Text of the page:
Let me start by saying I’m not terribly worried about the viewing numbers for last Saturday. While they were lower than what I would have liked for Hunter x Hunter’s dub premiere, this is by no means something that Toonami fans should go crazy about. However, for the sake of argument, I wonder about the viewing numbers overall, and if the block would benefit by premiering a new series at midnight. In other words, would it be a good idea for Toonami to play the first episode ahead of everything else on its debut?

What prompted me to think about this question were the ratings for April 16. They were lower than I would have liked (considering what I have seen in the past) and it appeared that Hunter x Hunter didn’t get the broad audience that I expected. While it’s tough to keep a million total viewers  at 1 a.m., Toonami has done it in the past. And with a show that’s new to this specific audience (and it being a dub premiere), I thought it would be good for 1.2 million total viewers or more. Of course, Dragon Ball Z Kai had 1.3 million total viewers and nearly a million with its 18/49 rating, so I believed that it should have set the table nicely for Hunter x Hunter. Instead, I felt that the April 16 DBZ Kai episode underperformed, which could hinder the entire block in attracting viewers. Now would 1.2 million total viewers be enough to thread the needle and make a huge difference (when dealing with advertisements)? No, probably not, but it certainly seemed troubling.

Of course, I have to take into consideration other programs that were on at the time, like the NBA and NHL playoffs. I know that these types of events will steal some eyes away from Adult Swim. I don’t necessarily think it’ll be a lot, but more than some people would expect. And the way that viewing numbers are recorded is not an exact science and can’t be regarded as the most precise way to calculate an audience (Nielson uses statistical sampling). So while the figures provided seemed small (recently it looks like they’ve dipped), there might have been more people watching Toonami during this premiere than we think.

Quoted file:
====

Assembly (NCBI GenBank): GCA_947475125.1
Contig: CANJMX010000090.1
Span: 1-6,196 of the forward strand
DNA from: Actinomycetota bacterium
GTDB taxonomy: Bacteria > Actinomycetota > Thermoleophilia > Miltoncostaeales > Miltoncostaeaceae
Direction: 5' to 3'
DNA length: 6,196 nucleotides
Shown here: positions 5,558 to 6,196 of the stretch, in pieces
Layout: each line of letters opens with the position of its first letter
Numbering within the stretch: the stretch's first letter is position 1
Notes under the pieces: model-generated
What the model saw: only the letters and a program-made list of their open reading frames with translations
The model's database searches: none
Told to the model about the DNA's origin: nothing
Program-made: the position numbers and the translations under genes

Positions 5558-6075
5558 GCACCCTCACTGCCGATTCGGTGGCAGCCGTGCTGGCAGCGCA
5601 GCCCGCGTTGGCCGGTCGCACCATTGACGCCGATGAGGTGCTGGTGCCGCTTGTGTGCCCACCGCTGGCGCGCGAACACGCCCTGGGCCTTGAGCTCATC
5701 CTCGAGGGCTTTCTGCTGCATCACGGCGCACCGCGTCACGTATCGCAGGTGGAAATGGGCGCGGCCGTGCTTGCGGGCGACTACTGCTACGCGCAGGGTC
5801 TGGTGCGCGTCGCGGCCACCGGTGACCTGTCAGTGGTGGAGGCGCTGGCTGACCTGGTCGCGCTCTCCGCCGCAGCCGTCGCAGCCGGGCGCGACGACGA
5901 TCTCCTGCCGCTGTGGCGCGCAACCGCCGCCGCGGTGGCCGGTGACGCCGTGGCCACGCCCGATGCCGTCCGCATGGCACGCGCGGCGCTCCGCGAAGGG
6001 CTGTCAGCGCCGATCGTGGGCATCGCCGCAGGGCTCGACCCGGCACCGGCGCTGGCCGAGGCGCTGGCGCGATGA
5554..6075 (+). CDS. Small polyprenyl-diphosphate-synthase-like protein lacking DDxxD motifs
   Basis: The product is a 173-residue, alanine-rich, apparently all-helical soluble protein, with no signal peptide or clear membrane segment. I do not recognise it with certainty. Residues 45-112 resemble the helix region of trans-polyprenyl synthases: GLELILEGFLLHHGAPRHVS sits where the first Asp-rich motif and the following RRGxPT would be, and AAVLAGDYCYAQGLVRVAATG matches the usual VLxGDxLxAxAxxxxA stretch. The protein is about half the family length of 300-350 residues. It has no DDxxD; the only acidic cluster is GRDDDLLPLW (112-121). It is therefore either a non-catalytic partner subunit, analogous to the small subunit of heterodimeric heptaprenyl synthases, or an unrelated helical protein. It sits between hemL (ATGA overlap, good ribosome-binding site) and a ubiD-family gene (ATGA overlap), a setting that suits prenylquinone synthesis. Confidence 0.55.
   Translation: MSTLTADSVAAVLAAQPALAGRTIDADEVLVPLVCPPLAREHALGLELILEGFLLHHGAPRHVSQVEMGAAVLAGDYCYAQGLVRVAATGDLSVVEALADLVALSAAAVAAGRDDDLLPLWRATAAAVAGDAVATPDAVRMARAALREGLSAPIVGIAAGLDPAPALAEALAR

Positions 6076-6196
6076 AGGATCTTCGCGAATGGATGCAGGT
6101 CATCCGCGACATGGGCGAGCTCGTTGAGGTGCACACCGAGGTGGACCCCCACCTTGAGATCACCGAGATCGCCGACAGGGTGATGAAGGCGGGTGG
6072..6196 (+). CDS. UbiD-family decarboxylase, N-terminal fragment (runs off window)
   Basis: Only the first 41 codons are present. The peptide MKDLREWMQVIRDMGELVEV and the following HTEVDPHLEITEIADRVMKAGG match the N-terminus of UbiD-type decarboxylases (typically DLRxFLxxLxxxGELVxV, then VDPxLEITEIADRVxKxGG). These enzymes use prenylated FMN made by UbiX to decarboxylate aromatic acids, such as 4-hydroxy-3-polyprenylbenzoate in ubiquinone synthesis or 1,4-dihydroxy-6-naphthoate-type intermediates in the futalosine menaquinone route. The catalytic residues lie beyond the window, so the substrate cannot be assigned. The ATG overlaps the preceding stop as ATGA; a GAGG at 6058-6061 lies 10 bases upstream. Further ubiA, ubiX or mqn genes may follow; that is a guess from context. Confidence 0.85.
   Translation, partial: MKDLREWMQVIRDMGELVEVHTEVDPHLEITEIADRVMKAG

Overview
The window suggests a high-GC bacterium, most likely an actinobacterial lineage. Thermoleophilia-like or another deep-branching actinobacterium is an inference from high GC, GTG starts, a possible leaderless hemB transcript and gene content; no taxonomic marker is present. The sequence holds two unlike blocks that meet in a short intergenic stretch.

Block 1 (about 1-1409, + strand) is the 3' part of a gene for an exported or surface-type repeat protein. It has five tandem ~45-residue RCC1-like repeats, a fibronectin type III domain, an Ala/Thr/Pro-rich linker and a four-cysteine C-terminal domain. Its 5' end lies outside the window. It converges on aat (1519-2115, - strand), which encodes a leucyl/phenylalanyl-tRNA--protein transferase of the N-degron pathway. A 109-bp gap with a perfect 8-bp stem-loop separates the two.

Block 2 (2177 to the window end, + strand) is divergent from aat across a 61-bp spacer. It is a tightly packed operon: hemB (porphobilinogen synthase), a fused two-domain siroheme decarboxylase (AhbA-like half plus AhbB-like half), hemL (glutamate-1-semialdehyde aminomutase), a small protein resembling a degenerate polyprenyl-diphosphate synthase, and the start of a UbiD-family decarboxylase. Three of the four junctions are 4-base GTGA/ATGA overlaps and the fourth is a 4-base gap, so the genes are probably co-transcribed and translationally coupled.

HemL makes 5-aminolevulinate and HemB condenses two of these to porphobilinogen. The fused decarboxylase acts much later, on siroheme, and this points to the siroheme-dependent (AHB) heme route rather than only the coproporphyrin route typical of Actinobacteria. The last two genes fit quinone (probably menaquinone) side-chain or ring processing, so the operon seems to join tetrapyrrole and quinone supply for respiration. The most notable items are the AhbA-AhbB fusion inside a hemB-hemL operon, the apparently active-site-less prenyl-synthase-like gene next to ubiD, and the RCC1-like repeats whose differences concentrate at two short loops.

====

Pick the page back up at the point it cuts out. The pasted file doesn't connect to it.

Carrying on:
Given that it was competing with other programs and was placed third in the lineup, Hunter x Hunter was most likely thwarted in their goal of achieving a larger audience during its debut. This led me to wonder what the numbers would have looked like if it had been the lead show for Toonami during its first weekend. And should that be what the action block does in the future? Whenever a new series is set to join the lineup, it would be interesting to see it kick off the block, assuming that a new series brings an extra level of excitement. Although fans always look forward to their favorite shows that are already established, having something brand new can be even more rewarding. So I wonder how the new series and the block as a whole would look if it kicked off Saturdays on its debut weekend.

But I don’t really think it would make that much of a difference, and might make things worse overall. The new series itself might gain a larger audience, but I think the block as a whole would suffer for a few reasons. One is that the viewers would feel confused if the very first episode started at midnight and then moved somewhere else on the block after that. Consistency is key, and disrupting that might be less appealing to the audience. Toonami might lose eyeballs if it is assumed that the show won’t be broadcast if it was suddenly moved from its initial time slot. It could just make things confusing.